Re:It's not just DEFCON (1)

subreality (157447) | more than 2 years ago | (#40967781)

Where is the basic protocol Wiki?

Unfortunately that's a hard thing to do: the protocol isn't universal. Some people feel that even light verbal flirting is inappropriate among strangers in a large social setting like a con, let alone actual contact. On the other side, there ARE people who want to be a public playing. Clearly no protocol is going to satisfy both of them.

So it's kind of dependent on the culture of a particular crowd. I attend some geeky events where greeting complete strangers with a hug is customary, though there's a very subtle pause with open arms to make sure they accept the invitation (the other person move INTO the hug). That's not mainstream social custom, but almost everyone in that crowd understands that nonverbal protocol.

Could we create a rather large wiki to try to document the standards of various subcultures? Would consensus be possible?

Re:It's not just DEFCON (1)

owenferguson (521762) | more than 2 years ago | (#40967771)

You are my new hero.

It's not. (2)

Arancaytar (966377) | more than 2 years ago | (#40967579)

Being an asshole is not part of any culture, and endemic sexism (which clearly exists) is not the same as inherent sexism.

Working to end sexual harassment is not an attack on hacker culture. (And nor is it necessary or helpful to attack hacker culture in order to end sexual harassment.)

Defcon isn't the problem Vegas is (5, Insightful)

borcharc (56372) | more than 2 years ago | (#40967585)

I have been going to defcon for many years. In recent years my non tech wife has been coming along. My wife is extremely hot and attracts unwanted attention everywhere we go. Its quite the task to keep creepers at bay most of the time. She has repeatedly made it clear that the attendees at defcon and the parties there have been completely respectful and gentlemanly to her. On the other hand, she has been propositioned for "shopping sprees and condo parties" from creepy Vegas men and attempted to be recruited to be a stripper and prostitute on different occasions at the Rio and Riviera pool by Vegas scum. At one point several random hackers came to her defense as she was trying to get away from Vegas scum at the pool. By the time I got out of my track and to the pool random defconers had "solved" the issue in a ways an angry older brother would. These type of problems are what makes my wife wary of defcon and Vegas in general, Vegas scum, not the defcon attendees.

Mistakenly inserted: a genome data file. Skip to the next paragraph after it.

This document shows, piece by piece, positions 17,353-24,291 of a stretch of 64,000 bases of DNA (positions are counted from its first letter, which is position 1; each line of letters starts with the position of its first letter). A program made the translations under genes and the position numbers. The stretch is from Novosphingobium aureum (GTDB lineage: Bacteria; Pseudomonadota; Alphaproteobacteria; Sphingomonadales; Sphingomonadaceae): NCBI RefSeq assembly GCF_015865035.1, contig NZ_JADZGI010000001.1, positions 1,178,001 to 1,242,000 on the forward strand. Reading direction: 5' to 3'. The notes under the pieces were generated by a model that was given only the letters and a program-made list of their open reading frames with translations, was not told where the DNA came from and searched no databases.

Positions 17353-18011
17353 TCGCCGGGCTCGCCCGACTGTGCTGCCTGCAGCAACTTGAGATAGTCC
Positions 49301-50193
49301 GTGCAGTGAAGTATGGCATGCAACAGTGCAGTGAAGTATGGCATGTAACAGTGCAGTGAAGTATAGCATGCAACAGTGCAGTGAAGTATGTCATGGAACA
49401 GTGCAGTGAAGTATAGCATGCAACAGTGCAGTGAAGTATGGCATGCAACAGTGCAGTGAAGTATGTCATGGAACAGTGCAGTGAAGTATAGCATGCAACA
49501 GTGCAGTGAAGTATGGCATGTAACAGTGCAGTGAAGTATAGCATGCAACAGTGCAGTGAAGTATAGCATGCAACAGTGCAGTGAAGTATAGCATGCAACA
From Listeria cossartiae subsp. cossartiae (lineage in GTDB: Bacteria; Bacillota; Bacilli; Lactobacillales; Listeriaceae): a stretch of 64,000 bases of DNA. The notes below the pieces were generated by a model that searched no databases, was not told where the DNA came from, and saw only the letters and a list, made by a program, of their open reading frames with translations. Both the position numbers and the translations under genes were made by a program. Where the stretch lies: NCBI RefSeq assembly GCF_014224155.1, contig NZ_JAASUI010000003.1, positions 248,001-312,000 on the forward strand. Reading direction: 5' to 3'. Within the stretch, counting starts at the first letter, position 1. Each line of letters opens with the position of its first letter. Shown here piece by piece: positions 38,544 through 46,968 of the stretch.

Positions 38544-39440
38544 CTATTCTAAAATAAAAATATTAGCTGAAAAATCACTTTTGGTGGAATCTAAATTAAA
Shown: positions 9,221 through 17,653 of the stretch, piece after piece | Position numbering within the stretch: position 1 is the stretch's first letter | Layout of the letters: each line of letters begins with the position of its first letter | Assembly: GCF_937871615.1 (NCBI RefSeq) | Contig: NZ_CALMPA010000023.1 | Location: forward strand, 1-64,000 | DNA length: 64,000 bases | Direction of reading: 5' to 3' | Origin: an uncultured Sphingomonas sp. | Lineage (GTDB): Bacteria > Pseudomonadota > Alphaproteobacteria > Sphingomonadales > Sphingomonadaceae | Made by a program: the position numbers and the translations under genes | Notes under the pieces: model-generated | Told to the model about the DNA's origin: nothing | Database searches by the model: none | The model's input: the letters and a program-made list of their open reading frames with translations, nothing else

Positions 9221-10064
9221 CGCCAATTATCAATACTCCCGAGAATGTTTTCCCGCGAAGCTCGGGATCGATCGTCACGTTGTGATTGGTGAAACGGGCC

If this is all about some drunk kid asking someone to show your tits, well those kids are everywhere there is alcohol. If someone assaults you, sexually or otherwise, charges should be pressed.